Login | Register
 
Message Board | Latest Posts | Your Recent Posts | Rules

Thread: JRR TOLKIEN: THE TRUE TRAGEDY

Is this discussion interesting? Share it on Twitter!

Bottom of Page    Message Board > The Author > JRR TOLKIEN: THE TRUE TRAGEDY   
I believe the True Tragedy of Tolkien's life was that he came to dislike The Hobbit so much. I think I can see some of the forces at work that caused this decline in his appreciation to his Greatest Work, but I was wondering if anyone else had thoughts as to why it occurred?
He seemed to think it was too whimsical :roll: .

In fact, he was rather upset with himself that he had written his Elves in a manner similar to the diminutive and allegedly trivialized Victorian Fairy Tale version which he had grown to despise. To Tolkien, Elves were more the Tall Noble Fair Folk of the Other World of Ancient Myth before Christianity demoted the Norse and Celtic Gods and Spirits into Demons and Fairies. Which just goes to show that Tolkien held a candle for the Ancient Pagan World-view despite his strong Catholicism.

I could go into this more if I can dig up my other posts, essays, research and biographies (which will take some time), but much of this is fairly well known by now.

[b:7t3cb4l2]GB[/b:7t3cb4l2]
Any discussion of any interests will involve going over the same territory time and again, GB. These forums are surely for the enthusiastic and the pedantic, surely? Perhaps some new insights might be found nonetheless! :lol:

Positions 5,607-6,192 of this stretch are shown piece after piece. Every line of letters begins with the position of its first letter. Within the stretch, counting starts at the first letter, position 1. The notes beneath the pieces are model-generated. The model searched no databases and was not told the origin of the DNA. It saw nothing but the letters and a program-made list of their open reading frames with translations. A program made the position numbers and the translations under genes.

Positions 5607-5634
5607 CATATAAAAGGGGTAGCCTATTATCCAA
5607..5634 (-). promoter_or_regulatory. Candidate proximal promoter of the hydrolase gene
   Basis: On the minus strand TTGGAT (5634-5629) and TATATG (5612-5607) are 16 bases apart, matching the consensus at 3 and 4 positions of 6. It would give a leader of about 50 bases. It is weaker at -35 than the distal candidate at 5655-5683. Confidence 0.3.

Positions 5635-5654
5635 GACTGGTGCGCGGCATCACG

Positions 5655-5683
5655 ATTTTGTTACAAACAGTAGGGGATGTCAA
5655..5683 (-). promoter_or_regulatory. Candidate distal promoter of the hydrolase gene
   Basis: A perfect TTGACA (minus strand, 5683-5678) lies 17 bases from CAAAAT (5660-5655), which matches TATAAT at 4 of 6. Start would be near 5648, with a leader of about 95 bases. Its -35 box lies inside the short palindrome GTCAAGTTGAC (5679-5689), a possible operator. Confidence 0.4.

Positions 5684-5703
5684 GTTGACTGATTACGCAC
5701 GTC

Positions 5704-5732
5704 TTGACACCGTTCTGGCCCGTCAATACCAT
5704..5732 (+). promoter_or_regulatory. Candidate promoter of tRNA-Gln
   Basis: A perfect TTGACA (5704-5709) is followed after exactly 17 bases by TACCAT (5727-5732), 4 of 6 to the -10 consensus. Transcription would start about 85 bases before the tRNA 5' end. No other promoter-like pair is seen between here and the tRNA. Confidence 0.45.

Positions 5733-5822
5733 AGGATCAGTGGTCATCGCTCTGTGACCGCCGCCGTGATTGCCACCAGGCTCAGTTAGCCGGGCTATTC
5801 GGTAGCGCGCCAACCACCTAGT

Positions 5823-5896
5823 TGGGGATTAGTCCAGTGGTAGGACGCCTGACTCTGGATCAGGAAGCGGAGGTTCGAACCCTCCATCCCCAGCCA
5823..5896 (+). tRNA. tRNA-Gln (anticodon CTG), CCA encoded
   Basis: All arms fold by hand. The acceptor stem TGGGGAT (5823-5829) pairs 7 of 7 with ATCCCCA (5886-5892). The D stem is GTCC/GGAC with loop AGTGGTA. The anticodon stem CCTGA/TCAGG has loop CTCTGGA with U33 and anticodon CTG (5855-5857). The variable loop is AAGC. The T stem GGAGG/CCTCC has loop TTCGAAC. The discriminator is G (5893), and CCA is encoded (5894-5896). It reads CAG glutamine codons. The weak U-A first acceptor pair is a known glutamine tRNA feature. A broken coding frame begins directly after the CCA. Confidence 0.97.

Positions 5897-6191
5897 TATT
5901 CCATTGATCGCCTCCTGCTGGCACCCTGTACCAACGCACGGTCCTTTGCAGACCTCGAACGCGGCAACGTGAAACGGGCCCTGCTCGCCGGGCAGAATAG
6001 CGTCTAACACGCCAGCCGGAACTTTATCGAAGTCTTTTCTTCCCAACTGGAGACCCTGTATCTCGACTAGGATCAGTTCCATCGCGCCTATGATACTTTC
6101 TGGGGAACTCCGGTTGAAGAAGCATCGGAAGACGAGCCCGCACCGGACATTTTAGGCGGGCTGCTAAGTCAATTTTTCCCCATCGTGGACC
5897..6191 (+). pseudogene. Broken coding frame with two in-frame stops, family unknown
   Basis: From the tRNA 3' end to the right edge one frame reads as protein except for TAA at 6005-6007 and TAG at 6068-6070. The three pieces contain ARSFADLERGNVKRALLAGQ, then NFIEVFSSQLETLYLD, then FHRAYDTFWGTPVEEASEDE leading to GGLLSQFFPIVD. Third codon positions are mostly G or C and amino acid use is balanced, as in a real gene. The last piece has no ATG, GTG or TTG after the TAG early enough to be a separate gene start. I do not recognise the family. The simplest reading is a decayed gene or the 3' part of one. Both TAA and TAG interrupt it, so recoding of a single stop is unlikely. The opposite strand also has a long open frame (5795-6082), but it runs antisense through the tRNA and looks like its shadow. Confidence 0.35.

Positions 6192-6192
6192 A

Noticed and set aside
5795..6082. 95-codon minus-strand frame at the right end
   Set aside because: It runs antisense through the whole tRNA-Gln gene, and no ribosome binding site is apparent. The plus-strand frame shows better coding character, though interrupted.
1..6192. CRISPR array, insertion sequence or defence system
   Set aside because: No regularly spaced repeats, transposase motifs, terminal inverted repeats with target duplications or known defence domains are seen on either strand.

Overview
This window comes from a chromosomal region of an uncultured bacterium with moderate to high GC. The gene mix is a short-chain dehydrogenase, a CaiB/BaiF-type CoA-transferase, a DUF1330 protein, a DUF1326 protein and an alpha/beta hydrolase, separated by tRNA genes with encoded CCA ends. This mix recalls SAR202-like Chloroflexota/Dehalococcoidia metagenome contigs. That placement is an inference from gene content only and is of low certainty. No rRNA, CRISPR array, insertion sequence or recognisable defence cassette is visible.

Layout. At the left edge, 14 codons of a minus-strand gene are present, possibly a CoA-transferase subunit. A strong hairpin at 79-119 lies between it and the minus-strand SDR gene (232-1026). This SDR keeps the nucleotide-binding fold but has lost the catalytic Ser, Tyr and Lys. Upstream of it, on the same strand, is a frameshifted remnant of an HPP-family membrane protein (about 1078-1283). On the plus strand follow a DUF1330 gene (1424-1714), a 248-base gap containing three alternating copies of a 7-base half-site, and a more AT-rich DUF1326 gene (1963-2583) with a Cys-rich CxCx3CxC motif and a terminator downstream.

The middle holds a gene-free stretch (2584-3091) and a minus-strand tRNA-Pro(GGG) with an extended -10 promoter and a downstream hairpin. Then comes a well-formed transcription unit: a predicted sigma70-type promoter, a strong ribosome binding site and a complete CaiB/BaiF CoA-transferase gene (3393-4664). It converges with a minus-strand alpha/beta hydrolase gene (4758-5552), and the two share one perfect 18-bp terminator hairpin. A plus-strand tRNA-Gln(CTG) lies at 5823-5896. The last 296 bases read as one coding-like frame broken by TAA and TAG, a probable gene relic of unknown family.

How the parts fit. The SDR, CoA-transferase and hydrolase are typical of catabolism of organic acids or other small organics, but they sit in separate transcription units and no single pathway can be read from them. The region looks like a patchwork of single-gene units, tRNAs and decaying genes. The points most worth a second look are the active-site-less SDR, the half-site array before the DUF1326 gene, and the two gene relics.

Perhaps Tolkien found his Elves in The Hobbit somewhat whimsical. I never did! I always saw the elves to be like Elrond, a character I never thought of as different whether in TH or LotR. (Same way I felt about Gandalf actually, though his Beard is a bit whimsical! <img src='/images/smileys/wink.gif' border='0' alt='Wink Smilie' /> )

In my mind's eye the Elves woulld never have worked for me as silly childish figures. You take stories as they come, and you may not even understand what the author intended! Actually, I think you overstate the case anyway when you suggest Tolkien saw The Hobbit as whimsical - except in the broadest sense of the word, which of course includes Black Riders and Shelob!

[Mmm. [i:2hp702wr]Lob[/i:2hp702wr] = spider. [i:2hp702wr]She[/i:2hp702wr] = girly-type. Hey! [i:2hp702wr]Girl-spider![/i:2hp702wr] Woooo-oooh! Ooh that's scary! Whimsical, what! <img src='/images/smileys/bigsmile.gif' border='0' alt='Big Smile Smilie' /> ]

Btw I may not have not been very clear in what I'm getting at with this thread. I'm looking for everyone's thoughts about Tolkien's attitude to TH. I don't necessarily want a heap of quotable quotes, dear GB. Your [i:2hp702wr]own [/i:2hp702wr]thoughts are welcome. If you want to quote a few short bits of other critics to support your own opinions, feel free, but it's your [i:2hp702wr]own[/i:2hp702wr] views I'm most interested in. If you need to repeat old opinions of yours, please do, but no cutting and pasting, pleeeeeeeease. If you don't want to [i:2hp702wr]re[/i:2hp702wr]-discuss old stuff, then opt out! :roll:
Nearly everyone agrees (for the most part, even including Tolkien himself) that the Elves in The Hobbit were portrayed quite differently from the Elves in LotR. In fact Tolkien originally began The Hobbit intending for it to be a children's story with no connection to Middle Earth. But he got carried away, hence the problem of internal contradictions arose.